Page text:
With growth in developed markets picking up and the U.S. Federal Reserve (the Fed) poised to raise interest rates, the Indian economy is expected to perform well, as it has always done during periods of recovery in the developed world.
While increases in interest rates are always a concern, the effect on global markets this time around is expected to be benign. In fact, with China joining the monetary expansionary policies of the Eurozone and Japan, the chances of serial rate hikes by the Fed seem limited at this point in time.
In the wake of the much-anticipated Fed ‘rate hike’, the U.S. dollar and treasury yields have been firming up while equity investors are seemingly more excited at the prospects of an economic recovery rather than the continuation of near-zero interest rates. These developments, in turn, are expected to reduce the persistent volatility that has plagued equity markets this year.
In India, efforts by government officials and the Reserve Bank of India (RBI) to bring more transparency in systems and procedures; better governance; speedy clearance of investment proposals; and rationalization of the tax structure have started to take hold.
Most of these initiatives have been complimented by global agencies, such as the World Bank Group, when it comes to improvement in ranks for "ease of doing business", “international competitiveness,” and the country’s rating outlook – all resulting in an influx of foreign direct investment commitments.
It is expected that the current quarter will witness a bottoming out of the earnings downgrade cycle and that earnings growth should pick up as corporations start benefiting from an increase in demand driven volumes, the resuscitation of stalled projects and higher profit margins.
Incidentally, India’s return on equity has bottomed out at around 13% in 2014 against a 20-year average of 18% with improved outlook on margins and asset turnover. The markets remain attractively priced at a near 10-year average valuation at ~16.1x earnings for fiscal year 2016, with an expected earnings per share growth rate of 8% for FY16 and 16% for FY17.1
Currently, India clearly stands out as a beacon within the emerging markets thanks to its improving macro conditions, evolving policy environment and attractive relative valuation. India is in a sweet spot to attract global capital flows. As a result, there has been a revival of initial public offering activity to satisfy this renewed appetite.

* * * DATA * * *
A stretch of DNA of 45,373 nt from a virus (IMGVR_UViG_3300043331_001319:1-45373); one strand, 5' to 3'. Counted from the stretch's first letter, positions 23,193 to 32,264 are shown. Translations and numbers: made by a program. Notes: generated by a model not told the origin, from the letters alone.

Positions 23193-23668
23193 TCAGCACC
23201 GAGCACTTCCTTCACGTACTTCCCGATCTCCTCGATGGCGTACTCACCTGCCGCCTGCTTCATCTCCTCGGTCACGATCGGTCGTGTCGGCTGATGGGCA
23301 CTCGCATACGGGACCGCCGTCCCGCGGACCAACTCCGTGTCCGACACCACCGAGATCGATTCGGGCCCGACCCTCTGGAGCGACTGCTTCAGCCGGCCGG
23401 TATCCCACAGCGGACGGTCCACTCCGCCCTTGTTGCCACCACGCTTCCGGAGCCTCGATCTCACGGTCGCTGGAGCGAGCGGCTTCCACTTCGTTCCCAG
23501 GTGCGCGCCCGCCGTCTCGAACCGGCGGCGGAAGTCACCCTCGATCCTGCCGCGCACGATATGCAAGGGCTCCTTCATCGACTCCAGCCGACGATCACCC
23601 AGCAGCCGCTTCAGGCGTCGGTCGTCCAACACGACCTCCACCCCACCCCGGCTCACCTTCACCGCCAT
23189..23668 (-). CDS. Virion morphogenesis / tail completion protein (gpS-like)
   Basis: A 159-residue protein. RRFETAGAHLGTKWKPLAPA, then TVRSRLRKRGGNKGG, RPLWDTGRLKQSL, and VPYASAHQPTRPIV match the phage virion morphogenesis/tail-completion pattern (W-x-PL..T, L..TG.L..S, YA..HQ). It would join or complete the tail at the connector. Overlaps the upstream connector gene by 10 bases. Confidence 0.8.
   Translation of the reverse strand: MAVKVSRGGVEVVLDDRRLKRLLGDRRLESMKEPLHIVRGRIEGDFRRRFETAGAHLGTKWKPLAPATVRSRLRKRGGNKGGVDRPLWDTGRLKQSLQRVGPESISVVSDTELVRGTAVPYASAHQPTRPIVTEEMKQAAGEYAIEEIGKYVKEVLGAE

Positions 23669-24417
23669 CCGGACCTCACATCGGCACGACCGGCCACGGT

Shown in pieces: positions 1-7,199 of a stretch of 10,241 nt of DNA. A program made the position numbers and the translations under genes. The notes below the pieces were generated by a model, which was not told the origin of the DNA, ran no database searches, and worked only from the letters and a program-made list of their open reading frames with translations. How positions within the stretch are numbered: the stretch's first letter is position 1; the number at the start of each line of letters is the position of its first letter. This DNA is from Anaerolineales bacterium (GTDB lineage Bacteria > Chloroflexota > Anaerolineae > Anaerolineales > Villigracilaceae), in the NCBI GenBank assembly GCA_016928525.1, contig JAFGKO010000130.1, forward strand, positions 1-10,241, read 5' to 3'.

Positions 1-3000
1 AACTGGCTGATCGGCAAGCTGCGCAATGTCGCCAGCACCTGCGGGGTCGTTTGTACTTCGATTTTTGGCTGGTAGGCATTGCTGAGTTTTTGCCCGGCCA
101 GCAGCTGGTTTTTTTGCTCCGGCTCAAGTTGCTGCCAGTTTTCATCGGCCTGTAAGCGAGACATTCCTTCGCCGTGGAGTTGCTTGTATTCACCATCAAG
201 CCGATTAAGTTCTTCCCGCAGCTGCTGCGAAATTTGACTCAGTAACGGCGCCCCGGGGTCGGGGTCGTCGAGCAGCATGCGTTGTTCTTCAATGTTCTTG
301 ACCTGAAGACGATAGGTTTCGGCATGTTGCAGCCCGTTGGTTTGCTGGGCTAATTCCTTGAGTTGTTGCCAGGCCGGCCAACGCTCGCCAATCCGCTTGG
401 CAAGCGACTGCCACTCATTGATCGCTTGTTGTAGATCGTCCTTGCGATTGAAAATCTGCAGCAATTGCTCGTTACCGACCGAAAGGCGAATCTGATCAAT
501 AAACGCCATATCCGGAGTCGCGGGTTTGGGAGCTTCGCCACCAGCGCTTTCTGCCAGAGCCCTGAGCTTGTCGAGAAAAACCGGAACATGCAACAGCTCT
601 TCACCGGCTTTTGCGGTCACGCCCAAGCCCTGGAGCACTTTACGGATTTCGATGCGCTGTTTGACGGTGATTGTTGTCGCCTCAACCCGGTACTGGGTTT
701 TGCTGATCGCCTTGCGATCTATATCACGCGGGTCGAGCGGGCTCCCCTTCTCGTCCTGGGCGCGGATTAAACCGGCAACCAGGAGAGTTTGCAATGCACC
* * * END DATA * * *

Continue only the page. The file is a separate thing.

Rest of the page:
In addition, it is expected that there will be a revival of urban consumption on the back of better jobs data, low inflation and expected receipts for civil and military personnel on account of wage and pension revisions by the government.
The long-term potential of the Indian economy remains intact. The four key themes that drive India today are digitization, globalization, emerging demography and enforced governance. Each of these variables possesses disruptive traits that can challenge the current market structure – creating new businesses, new brands, new categories and new winners.
Although inflation has been a longstanding issue for Indian policymakers, the core inflation has consistently undershot the RBI’s expectation so far this year. A structural downshift in prices is
projected, against a backdrop of global deflationary pressures, limited pricing power, better logistics and technological improvements and sound strategies by the government and RBI.
The scope for additional policy cuts would largely depend on the medium-term inflation outlook. Interest rates may remain stable at least for the remainder of this fiscal year, with the focus of the RBI now likely to shift towards ensuring better transmission of rates especially in the loans market.
1 SBI Funds Management Private Limited, Market Outlook, November, 2015.